The Mutants

The Mutants

The Escape

It’s hard to tell in black and white but there’s Scorpion, Sub-Zero, and Nougat

Radiation has mutated the Thals into a pile of handsome Mortal Kombat cosplayers! This looks a tad daft but beats the terrible Thals from the equally terrible Dr Who movie who had that uncanny Julian Sands ability to always look like they’re about to rape me. I’ve a hypothesis that there’s a measurable component of what makes some made-up cultural items like dress and manner look realer than others which I was mulling over as a Masters thesis but bailed on because I didn’t feel like doing the work. The glimpses of Thal culture in their costumes manage fine but there’s an oddity to some of their wear looking less than practical which wouldn’t really fit in a very small agrarian society.

Movie Thal/Repressed memory

The Thals are on the move from their plateau home after delayed rain ended their crops. After meeting Susan, the all neck and no skull Thal, Alydon suggests some kind of peaceful exchange. The Daleks have abundant food grown in artificial light, so the sharing would be the beginning of a new peace and a chance to rebuild Skaro. It’s weird that the Daleks have food in the form of actual fruits and vegetables. The idea of them eating anything other than maybe a nutrient paste is odd even just from a mechanical perspective. How does it get inside the shell? Maybe this is the raw material for their paste. Are Daleks canonically vegan? I’m gonna go ahead and say yes. There you go, vegans, representation. The Daleks have Susan write and sign a letter they leave just outside the city saying they’ll help the Thals. The only two things we learn in this scene are that Susan has godawful handwriting and Daleks hate the sound of laughter.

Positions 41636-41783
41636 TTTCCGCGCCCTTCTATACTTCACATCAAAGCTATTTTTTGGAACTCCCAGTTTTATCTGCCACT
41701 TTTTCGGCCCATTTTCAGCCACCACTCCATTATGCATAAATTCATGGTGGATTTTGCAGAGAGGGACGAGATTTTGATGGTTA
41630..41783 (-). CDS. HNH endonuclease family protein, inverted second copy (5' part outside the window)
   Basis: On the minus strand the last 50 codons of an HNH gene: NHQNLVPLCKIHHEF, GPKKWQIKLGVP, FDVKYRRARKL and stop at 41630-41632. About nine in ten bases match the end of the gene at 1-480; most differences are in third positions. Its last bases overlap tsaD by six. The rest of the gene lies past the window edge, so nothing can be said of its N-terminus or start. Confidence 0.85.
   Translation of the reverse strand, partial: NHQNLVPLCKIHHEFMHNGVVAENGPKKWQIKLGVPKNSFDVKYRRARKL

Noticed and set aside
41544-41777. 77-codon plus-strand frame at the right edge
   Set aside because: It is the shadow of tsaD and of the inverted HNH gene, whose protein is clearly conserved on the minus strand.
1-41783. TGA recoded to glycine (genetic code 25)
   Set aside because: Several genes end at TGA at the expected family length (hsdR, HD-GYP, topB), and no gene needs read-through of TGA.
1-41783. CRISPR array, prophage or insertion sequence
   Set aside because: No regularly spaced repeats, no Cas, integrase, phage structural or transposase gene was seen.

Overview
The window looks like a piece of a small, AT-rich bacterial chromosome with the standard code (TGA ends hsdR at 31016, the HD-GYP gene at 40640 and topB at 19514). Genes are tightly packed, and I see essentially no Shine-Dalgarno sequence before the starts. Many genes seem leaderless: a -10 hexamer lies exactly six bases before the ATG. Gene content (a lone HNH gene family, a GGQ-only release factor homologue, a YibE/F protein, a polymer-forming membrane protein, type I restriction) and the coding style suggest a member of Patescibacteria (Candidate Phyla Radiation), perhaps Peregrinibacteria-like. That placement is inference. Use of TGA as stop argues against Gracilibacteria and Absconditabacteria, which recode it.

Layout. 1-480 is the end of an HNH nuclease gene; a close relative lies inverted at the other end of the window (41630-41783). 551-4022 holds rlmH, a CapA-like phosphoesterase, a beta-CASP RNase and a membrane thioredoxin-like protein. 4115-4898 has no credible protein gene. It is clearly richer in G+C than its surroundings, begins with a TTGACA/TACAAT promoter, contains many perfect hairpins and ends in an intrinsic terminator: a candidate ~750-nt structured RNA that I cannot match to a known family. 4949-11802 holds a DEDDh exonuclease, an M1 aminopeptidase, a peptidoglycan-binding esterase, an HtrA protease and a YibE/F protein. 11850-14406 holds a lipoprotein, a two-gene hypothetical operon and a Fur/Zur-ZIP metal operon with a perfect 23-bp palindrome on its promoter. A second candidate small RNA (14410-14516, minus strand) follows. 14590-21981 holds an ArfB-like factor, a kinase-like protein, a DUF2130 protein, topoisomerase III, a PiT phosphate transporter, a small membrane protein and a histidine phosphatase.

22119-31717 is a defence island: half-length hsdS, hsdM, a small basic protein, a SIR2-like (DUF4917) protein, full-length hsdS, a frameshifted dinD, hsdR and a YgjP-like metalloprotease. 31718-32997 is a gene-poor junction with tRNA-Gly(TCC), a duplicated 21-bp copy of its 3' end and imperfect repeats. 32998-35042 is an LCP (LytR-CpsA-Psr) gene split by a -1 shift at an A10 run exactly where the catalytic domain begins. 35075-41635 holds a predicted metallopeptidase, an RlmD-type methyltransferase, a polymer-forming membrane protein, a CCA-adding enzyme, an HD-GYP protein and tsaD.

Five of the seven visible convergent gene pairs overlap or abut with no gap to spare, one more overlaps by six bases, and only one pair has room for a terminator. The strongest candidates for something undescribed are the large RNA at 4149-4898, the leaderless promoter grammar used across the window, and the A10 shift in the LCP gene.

Having taken the a second set of drugs Alydon gave Susan, the TARDIS crew engage in some actual inductive reasoning and figure out a way to stop a Dalek. This is prior to the great Sonic Screwdriver bullshit so locking the Doctor in a room was an action with consequence as opposed to a pointless narrative pause. They roll a Dalek, who is screaming “keep away from me” the whole time, onto a cloak and break the power uptake the metal floor provides the shell. They haul the monster-pudding that lives inside out and stuff Ian in. Ian’s natural first action is to start poking about with the controls despite the fact that one of them is a gun and everyone is in front of him. But this episode is called The Escape not Ian Accidentally Kills Barbara, what a fuckhead, so they make their way out.

More handsome Scorpions dammit! Next episode!

The Ambush